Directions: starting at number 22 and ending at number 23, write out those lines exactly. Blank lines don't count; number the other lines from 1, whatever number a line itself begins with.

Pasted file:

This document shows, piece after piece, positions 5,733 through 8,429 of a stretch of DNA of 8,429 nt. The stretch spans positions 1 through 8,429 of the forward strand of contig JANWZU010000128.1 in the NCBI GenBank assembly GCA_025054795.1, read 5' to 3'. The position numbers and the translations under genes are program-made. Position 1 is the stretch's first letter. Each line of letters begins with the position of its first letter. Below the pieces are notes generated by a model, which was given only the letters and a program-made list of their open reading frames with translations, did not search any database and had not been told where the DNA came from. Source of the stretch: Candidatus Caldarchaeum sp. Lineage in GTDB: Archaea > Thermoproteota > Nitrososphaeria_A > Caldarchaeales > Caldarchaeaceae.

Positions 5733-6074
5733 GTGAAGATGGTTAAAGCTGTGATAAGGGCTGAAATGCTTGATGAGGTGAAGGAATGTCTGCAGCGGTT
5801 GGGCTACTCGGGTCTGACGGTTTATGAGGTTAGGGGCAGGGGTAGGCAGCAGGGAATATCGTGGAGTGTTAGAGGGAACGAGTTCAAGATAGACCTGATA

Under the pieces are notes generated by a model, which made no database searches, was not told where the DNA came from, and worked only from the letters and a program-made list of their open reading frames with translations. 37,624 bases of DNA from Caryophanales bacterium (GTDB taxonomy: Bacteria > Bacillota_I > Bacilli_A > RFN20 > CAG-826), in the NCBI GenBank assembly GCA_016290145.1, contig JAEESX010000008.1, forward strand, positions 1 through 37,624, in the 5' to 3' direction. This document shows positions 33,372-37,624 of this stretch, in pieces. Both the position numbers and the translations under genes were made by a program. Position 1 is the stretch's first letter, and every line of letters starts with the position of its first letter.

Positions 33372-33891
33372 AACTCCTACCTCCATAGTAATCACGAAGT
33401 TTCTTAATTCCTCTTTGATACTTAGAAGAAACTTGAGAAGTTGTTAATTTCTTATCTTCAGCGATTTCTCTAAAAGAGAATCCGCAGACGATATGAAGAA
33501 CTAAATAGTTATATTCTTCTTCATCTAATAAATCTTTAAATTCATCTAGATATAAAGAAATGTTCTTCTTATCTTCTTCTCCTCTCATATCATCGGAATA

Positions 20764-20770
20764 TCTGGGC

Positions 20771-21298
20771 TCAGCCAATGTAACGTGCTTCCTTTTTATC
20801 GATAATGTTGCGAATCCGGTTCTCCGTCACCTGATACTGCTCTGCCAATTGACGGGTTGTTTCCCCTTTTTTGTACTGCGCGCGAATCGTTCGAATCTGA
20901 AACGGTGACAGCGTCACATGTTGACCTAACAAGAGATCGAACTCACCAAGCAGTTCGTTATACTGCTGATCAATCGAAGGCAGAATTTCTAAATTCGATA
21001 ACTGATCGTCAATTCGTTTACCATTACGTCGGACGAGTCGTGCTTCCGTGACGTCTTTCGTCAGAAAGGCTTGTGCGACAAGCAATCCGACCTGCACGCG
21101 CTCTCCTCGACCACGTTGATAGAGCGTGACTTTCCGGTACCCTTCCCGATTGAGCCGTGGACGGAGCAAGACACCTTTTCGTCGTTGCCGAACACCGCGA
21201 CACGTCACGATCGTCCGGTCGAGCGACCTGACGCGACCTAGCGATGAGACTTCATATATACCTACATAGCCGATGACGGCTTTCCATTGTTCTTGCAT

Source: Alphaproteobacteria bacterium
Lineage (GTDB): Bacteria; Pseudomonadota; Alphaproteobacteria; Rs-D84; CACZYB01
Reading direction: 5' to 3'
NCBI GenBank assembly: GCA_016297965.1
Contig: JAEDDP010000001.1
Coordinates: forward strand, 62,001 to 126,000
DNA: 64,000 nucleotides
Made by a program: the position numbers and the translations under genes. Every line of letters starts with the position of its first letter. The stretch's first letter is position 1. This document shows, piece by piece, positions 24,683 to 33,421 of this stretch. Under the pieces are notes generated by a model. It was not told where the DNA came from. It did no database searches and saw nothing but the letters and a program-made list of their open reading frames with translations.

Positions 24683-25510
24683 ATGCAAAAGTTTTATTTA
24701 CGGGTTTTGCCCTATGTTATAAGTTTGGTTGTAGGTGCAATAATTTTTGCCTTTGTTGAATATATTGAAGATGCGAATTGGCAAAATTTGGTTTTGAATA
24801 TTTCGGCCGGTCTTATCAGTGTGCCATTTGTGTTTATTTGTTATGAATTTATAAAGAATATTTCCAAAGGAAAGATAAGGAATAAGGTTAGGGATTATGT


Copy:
NCBI GenBank assembly: GCA_016297965.1
Contig: JAEDDP010000001.1